History Curriculum Revised in FCPS


Rewan Farag 



Recently, FCPS decided to revise and edit its history curriculum. They want to show all of the different points of view and make it more diverse so that more people can relate. Many school board members met to collaborate and decided what changes were going to be made. Ms. Julie Kouril, a history teacher from Glasgow that was involved in the change, has been interviewed to explain what the process was like for her and the thoughts that she has on the change.   

When asked how this process was like for her, she said, “I got involved in the Social Studies Office in June of 2020. The Social Studies Office was asking 6th-grade teachers if they would like to do some work for the county curriculum office over the summer revising curriculum standards.” Following that conversation, she talked about the major goals of this change. “The major goals were to create a more inclusive curriculum, so the way that the curriculum is written right now, it’s a lot about white Europeans being at the center of American History. It’s a lot about men being at the center of history, and it’s a lot about people in power, presidents, generals…And what’s really missing is stories of other ethnicities and races, stories about women, stories about regular people.” She also mentioned that FCPS wants this process to take effect in all history classes. 

When asked to elaborate on her role in this process, she said, “ I worked with one other 6th grade teacher, and we helped to rewrite the standards, so what that means is like what kind of things needed to know at the end of each unit, what students would be tested on, that kind of stuff… Jen (Brown), who was basically my boss on this project, asked me and this other teacher, Jessica Albright, if we wanted to go one step further and keep going and create digital resources for 6th graders to use throughout the school year. So, instead of writing what students should know, we were going to help write lesson plans, we were going to put together google docs, google forms, google slides, like stuff that teachers can actually use in the virtual environment to help teach these new standards. So, part 1 was the standards, part 2 is the stuff teachers could actually use. So, we both agreed to keep going with that, and that’s still ongoing, we’re not done with that yet.”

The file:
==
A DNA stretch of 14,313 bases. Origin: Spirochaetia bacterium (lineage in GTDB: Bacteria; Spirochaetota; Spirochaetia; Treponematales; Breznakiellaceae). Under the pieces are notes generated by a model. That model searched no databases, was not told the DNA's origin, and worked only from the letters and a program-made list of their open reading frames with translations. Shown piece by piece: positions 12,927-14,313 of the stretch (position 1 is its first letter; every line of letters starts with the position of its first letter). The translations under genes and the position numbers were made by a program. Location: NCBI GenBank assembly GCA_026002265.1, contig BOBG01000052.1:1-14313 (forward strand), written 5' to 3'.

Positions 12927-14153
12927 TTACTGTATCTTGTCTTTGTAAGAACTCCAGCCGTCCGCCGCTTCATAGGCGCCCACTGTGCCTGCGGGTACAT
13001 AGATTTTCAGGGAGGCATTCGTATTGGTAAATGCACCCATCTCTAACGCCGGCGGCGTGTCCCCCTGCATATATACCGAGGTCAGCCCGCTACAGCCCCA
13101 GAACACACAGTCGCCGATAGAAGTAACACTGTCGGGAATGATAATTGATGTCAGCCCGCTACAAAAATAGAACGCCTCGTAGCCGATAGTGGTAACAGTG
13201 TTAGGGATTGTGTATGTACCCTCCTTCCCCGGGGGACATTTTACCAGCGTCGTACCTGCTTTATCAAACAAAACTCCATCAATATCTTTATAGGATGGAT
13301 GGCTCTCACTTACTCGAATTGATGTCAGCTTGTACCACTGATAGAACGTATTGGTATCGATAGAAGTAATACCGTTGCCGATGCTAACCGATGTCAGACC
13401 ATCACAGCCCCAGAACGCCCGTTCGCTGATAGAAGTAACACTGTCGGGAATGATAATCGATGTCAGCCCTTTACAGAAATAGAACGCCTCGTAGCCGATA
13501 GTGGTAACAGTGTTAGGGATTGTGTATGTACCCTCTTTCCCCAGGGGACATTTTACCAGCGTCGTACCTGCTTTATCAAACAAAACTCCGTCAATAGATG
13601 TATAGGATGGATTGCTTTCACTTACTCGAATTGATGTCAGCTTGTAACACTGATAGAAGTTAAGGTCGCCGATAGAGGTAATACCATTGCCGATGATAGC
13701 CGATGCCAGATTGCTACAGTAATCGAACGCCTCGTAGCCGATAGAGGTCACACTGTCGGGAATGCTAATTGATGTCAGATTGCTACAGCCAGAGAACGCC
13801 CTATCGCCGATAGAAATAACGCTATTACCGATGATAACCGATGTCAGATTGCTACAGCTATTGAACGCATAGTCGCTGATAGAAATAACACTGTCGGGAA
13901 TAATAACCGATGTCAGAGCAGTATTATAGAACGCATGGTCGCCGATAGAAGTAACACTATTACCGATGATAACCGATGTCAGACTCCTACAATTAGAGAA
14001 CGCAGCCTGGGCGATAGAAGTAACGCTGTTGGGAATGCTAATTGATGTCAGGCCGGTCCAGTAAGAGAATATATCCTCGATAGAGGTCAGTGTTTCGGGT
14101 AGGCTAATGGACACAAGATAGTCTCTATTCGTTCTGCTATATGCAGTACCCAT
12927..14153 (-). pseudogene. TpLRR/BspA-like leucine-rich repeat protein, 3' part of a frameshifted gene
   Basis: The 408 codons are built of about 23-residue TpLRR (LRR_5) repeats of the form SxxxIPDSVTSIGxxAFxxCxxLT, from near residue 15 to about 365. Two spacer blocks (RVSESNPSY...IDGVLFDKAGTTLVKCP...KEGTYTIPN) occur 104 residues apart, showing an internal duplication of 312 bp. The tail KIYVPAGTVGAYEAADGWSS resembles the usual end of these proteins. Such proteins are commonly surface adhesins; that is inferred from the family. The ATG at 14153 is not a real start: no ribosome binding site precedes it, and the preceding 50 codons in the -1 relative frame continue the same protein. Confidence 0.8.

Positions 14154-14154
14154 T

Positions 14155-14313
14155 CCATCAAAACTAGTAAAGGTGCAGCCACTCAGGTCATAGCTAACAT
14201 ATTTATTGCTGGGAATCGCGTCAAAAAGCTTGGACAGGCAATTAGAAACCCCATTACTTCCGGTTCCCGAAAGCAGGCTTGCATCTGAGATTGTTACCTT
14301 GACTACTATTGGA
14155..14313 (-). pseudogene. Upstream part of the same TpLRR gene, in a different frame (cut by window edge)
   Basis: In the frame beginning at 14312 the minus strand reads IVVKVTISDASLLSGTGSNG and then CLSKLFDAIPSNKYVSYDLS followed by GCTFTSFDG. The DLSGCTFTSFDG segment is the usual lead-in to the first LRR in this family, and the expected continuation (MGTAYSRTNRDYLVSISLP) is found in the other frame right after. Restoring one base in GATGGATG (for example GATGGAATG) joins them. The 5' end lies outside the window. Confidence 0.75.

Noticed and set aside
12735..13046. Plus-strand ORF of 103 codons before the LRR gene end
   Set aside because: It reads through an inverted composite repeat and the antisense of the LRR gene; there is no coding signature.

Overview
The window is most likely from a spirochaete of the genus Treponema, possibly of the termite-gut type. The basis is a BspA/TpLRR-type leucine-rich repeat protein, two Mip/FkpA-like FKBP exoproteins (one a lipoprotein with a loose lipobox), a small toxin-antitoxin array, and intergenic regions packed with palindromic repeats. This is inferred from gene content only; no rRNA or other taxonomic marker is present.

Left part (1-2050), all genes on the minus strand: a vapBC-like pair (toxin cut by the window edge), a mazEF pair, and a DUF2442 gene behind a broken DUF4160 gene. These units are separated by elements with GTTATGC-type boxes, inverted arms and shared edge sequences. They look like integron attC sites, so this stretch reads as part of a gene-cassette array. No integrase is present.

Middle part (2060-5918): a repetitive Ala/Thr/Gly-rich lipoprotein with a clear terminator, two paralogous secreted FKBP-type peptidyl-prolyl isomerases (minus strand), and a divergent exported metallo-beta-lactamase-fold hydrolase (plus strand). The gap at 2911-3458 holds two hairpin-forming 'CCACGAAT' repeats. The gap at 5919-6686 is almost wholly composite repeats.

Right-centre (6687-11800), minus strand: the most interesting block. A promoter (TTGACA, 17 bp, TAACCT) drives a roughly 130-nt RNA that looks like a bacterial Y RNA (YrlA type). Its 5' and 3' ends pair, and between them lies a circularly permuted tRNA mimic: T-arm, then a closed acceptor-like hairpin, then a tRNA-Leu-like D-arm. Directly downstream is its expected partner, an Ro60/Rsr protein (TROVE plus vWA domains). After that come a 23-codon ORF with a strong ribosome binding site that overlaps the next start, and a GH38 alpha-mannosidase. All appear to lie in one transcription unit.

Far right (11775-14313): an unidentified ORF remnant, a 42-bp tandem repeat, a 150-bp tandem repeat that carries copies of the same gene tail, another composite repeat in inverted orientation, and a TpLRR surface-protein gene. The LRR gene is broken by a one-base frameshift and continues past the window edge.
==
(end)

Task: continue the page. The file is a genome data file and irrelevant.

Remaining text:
As a  follow-up to that conversation, she said, “It’s exciting work because I think it’s going to make US History relevant for a lot more types of people. A lot more people will see themselves in the stories.” While this project was already planned a few months before it took place, according to Ms. Kouril, the social justice movements that happened around May such as Black Lives Matter made it a lot more important for them to carry out this process and include stories from people who have been underrepresented. Another goal of this project was also to remove any bias and give the full story/truth. “ Virginia was a Confederate state, it left the Union, it fought for the Confederacy. We’re trying to remove old-fashioned vestiges kind of excusing Virginians for owning slaves and supporting the system of slavery. We want to be honest about that history rather than trying to cover it up.” When talking about another example about the European explorers, she said, “The way that these current standards are written very much make it sound like these Europeans coming here and staking their claim on land in North America was a good thing, and that they were heroes who should be celebrated, but what’s not in the standards is the genocide, the spread of disease, the violence, and the slavery that these Europeans brought to North America, that’s just not in there. That’s what we mean by expanding the story.” As a closing remark, Ms. Kouril said, “It’s not a change in history, it’s telling more stories and expanding whose story gets told.” 

Here are some more examples of the major changes:

It seems like now that this change is in effect, more people will be able to relate and feel included in US History. The Social Studies team hopes to remove all bias and dishonesty from the system. They want to provide a learning curriculum that shows and expands on all sides of the story. What are your thoughts on this new change?